What do Bill Nighy, John Cleese and Ronnie Wood have in common? They all got divorced in their 60s. It’s not the cheeriest factoid – but the divorce rate among over-50s has increased by a third in the past decade, according to relationship counselling charity Relate.
For some people, a divorce is a release from an unhappy marriage and a chance to start again; for others, it can be a life event that causes immeasurable sadness and knocks the stuffing out of them. But regardless of the reason, divorce can have a severe impact on finances.
In many cases, it’s women who find themselves on the back foot financially after a divorce, as they are more often the partner that halted their career to look after the children. Their pension pots could look a lot smaller than that of their male spouses.
It’s not a given, though, that men will find themselves unscathed financially after a divorce. In most households today, women work and contribute to the home’s coffers, whether that’s paying part of the mortgage or some other account or bill (and it’s not unheard of that in some 50-plus couples the wife is the bigger breadwinner).
A divorce changes the amount of money each partner has at their disposal, and it can have a radical effect on a person’s credit rating.
There are no quick fixes to re-establishing your finances after a divorce but putting a strategy in place will go a long way to helping you get back on an even keel. Prepare to focus on your finances for at least six months to two years.
If the home was run on a joint bank account while you were married, you now have the task of establishing yourself as a single person in the eyes of any bank. Doing this is not necessarily difficult, but it is time consuming.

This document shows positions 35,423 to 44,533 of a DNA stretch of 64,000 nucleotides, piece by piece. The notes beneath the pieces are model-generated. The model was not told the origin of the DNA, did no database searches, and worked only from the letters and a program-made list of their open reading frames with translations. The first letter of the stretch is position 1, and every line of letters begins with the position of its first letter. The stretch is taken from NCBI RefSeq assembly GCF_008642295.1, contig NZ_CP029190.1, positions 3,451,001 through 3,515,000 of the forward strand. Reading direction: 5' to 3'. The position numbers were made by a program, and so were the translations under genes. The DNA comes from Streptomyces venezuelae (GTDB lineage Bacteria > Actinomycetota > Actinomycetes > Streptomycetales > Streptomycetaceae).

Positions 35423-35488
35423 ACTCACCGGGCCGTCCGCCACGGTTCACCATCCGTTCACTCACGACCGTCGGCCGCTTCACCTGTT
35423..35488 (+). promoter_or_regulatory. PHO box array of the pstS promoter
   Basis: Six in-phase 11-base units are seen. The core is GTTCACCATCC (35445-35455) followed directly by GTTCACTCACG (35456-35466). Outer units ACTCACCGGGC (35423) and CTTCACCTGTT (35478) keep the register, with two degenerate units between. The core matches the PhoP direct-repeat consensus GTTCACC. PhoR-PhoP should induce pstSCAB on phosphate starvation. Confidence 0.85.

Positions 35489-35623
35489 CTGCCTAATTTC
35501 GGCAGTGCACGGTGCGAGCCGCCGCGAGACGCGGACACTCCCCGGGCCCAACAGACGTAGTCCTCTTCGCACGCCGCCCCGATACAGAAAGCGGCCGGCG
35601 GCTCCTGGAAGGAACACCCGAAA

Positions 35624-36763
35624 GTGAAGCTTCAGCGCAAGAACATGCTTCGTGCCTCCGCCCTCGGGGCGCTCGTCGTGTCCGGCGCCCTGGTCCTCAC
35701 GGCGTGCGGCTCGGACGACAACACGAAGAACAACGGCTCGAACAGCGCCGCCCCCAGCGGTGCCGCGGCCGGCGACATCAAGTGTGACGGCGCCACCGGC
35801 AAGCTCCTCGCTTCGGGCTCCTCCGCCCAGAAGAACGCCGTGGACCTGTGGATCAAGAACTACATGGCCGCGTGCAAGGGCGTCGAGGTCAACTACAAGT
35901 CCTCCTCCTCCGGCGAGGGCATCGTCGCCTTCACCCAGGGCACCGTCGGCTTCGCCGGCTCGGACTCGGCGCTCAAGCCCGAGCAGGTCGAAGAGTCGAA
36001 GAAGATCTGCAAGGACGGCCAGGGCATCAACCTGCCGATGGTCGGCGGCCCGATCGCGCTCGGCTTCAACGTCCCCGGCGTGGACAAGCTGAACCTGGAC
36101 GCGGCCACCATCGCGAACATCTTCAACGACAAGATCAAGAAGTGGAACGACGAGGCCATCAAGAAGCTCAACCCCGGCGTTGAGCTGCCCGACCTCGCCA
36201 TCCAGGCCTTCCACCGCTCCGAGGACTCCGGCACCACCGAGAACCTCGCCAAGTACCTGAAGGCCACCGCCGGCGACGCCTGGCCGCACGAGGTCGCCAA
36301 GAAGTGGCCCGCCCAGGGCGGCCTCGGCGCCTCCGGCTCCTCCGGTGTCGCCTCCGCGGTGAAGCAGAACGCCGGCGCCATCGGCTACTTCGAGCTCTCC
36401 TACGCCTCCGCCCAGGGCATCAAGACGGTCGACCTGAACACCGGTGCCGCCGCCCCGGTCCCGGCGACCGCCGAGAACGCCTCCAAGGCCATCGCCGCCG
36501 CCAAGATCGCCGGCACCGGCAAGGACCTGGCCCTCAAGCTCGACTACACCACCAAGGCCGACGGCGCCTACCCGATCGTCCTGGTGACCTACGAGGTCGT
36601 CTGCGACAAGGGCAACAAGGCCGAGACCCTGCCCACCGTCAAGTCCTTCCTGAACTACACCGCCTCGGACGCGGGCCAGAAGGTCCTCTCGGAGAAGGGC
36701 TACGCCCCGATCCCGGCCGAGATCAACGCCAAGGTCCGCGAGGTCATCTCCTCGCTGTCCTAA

Open up an ordinary savings account, at a bank or credit union, and make regular deposits, even if they are modest.
Put this account in your name alone and don’t withdraw from it. Ultimately, this account will become your emergency fund, which you can fall back on if ever you find yourself in a bit of a jam, but for now its purpose is more to give a stable record of your financial status.
When you come to apply for credit, you’ll be asked to provide three to six months of bank statements and here’s where this savings account and your regular deposits will stand you in good stead.
At the same time, open another account from which you will pay your bills. Being the account from which you pay for things, it’s acceptable to make withdrawals from this account. But don’t ever empty it of every penny and always have enough funds available to cover direct debits.
Establishing a good credit history is one of the best things you can do for yourself post-divorce as the time may come when you will want to secure a loan for a big ticket item.
To get to that point, start off small. Once you have a few months under your belt of making deposits into your savings account, think about applying for a store card or a credit card.
Make sure you keep up with the payments on these cards, as the point of this exercise is not really to purchase things but to show that you are a responsible person who is worthy of credit.
A word to the wise: apply for one line of credit at a time and wait a considerable period of time before applying for the next one, as applying for too many at once will flag up against your name – and not in a good way.
Finally, remember to cut all financial ties with your former spouse, even if you have settled into an amicable friendship after the divorce.
Keeping joint loans and credit cards can be risky as you are both responsible for the whole debt. Likewise, you should close any joint savings accounts and split the assets.